Ideas based on insight, and supported by relevant data, information, and clear objectives, can transform an audience.

Science, technology, and progress were major topics of interest for Lyceum audiences. For TED audiences too. So, too for modern business audiences. Most business presentations begin with problem statements/challenges and progress to technology-based solutions. That plays directly on the redemptive power of ideas.

Audience’s flocked to lectures and revival meetings seeking redemption. A well-prepared and well-delivered business presentation can revive the sagging fortunes of a manager, a team, an organization, a brand or business model, and even an industry.  It can not only be transformative, it can be redemptive.

So, always begin your presentation with an idea and demonstrate how that idea can lead to positive change.

Touching the third rails of religion and politics

Businesses normally try to avoid religion and politics. The author notes that TED Talks also tend to avoid these “third rails.”  But Lyceum talks and certainly religious revivals did not. They understood the importance of conviction, emotional engagement and ultimately faith in something larger than yourself to winning over an audience.

The author suggests that they are in some sense unavoidable in TED Talks. She argues that TED Talks concern themselves with social betterment which can be seen as involving what are considered to be political issues:  justice, power, and resource allocation. I agree. 

I spent almost 30 years as an executive at large Fortune 500 companies and tech start-ups. It’s been my observation that organizational politics and “religious issues” in business are never far removed. Politics can be defined by the getting and exercising of power. And religious issues – strongly held convictions, prejudices, and behaviors regarding products, consumers, partners, business models and processes, etc. -- can often crowd fresh information, data, and rational argument right out of the room. 

We ignore the influence of politics and “religion” on audiences in our business presentations at our peril. Moving an audience to action requires an understanding of the difference between power and presence and their effect on persuasion. Presentations that address major changes in strategy require a certain amount of faith, and an emotional appeal based on a compelling narrative.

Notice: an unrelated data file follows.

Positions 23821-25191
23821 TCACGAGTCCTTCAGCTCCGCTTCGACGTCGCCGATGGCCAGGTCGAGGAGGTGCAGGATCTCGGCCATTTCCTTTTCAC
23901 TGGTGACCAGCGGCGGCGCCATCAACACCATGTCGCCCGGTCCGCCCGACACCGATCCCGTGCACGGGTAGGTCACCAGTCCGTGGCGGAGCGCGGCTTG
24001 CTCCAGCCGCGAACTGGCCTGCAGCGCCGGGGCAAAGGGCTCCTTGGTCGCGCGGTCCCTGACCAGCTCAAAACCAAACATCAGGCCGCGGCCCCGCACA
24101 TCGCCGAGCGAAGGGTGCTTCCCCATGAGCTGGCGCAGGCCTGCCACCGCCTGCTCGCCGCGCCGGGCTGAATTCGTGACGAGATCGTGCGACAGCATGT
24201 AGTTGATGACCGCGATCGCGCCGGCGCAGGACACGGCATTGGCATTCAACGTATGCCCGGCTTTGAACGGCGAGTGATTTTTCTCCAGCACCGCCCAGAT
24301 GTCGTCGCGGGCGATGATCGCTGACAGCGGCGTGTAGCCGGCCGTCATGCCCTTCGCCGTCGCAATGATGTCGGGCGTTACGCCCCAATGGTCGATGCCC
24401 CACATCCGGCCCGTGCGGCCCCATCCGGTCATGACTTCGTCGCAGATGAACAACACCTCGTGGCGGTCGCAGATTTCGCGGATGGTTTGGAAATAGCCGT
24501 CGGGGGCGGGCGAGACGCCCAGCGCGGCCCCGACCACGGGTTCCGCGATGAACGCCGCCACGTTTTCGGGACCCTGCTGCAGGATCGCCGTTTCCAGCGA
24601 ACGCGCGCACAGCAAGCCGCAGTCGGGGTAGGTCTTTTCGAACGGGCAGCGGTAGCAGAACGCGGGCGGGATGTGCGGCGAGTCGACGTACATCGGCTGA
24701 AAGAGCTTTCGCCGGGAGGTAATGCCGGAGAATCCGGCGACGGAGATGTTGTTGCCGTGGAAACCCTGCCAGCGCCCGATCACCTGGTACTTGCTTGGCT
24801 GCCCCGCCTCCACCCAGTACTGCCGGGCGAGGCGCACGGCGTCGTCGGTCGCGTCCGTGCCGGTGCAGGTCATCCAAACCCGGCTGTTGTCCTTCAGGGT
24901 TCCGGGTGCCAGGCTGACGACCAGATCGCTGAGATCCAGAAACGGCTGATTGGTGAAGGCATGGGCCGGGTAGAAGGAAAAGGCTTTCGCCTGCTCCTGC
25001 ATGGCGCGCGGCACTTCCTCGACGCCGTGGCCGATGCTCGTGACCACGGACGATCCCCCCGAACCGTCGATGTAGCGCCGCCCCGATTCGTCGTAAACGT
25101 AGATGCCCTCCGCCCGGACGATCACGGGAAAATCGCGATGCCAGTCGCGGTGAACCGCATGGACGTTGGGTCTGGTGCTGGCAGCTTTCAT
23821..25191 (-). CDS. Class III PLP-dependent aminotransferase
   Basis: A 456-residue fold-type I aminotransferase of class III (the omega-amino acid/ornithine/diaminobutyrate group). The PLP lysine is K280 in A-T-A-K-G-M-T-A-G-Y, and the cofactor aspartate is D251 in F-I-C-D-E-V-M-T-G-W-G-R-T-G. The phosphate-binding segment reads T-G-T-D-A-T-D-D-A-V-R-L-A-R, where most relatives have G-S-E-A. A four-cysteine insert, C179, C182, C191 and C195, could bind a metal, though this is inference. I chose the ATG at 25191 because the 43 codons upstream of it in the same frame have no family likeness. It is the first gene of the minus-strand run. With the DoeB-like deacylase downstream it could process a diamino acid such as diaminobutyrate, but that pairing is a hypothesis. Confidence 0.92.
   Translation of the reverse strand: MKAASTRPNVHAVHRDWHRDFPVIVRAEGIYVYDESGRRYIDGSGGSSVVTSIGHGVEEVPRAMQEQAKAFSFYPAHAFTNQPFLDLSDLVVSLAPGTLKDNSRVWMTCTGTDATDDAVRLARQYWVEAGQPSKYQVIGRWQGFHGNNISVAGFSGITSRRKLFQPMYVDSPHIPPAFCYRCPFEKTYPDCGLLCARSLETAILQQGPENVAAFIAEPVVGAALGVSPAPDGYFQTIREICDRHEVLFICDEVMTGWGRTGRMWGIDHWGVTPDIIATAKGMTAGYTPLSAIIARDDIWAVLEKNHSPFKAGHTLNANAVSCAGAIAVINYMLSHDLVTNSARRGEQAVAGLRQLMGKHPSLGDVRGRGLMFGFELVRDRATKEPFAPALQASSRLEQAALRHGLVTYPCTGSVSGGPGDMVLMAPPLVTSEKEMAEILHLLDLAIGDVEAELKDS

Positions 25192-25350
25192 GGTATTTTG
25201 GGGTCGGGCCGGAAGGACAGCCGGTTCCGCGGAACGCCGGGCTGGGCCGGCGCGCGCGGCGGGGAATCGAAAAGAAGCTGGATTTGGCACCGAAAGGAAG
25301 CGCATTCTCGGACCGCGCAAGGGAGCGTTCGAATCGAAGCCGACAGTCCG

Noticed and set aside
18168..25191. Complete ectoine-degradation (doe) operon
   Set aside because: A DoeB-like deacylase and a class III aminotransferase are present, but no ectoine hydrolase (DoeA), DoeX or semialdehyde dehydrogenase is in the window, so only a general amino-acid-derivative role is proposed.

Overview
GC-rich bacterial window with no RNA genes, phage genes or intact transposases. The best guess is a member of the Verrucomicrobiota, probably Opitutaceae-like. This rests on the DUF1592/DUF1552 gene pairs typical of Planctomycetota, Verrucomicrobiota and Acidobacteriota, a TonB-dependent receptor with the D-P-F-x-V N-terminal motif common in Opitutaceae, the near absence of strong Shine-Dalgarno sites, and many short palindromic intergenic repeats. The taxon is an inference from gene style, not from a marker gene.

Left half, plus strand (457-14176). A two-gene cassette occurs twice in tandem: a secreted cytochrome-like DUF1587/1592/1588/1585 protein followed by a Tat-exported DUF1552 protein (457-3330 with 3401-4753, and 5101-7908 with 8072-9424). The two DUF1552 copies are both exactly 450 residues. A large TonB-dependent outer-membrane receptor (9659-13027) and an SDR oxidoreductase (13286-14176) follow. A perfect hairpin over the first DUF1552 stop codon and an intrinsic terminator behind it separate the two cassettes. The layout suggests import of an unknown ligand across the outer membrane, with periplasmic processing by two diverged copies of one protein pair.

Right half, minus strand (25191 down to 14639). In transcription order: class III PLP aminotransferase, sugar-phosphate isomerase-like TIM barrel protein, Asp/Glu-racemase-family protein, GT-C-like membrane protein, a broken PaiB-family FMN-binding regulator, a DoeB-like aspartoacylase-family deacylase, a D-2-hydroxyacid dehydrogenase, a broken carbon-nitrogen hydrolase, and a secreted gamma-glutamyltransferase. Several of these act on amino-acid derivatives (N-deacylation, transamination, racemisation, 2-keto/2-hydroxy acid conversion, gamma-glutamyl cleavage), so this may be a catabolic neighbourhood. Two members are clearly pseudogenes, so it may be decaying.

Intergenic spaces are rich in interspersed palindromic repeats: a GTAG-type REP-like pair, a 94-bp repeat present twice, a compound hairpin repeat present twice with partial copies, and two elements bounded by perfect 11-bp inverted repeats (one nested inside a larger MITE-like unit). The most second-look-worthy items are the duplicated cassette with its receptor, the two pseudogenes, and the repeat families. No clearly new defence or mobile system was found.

The power of narrative

Ms. Cooper also describes a standard narrative arc in TED Talks that is similar to a religious sermon. The classic arc of a sermon, based on evangelical homiletics, has key elements and a familiar progression. (I have inserted the business presentation equivalent in parenthesis following each element below):

  • A moment of “fallenness” in the world (we have a business problem)
  • With an appeal to a text or idea (new data and intelligence)
  • Which properly interpreted (we have a strategy)
  • Can restore us to well-being (with a well-executed business plan)

The business or organization faces a crisis and is restored. Experts quoted in the article characterizes this as a narrative of discovery.

In business, we love narratives of discovery. We seek innovation (discovery) and disruption on an epic scale.

The technology evangelist

It’s no surprise then that the term “evangelism” became inextricably linked to technology and its propagation. Everyone wants to be a technology evangelist.

The same way that everyone has had the fantasy at one time or another of fronting a rock band, these days everyone wants to give a TED Talk. We imagine ourselves sounding and looking great in performance.

But in everyday business we don’t need rock stars. We just need to be able to develop and deliver compelling business presentations: good ideas, presented with energy and conviction. Let’s revive that.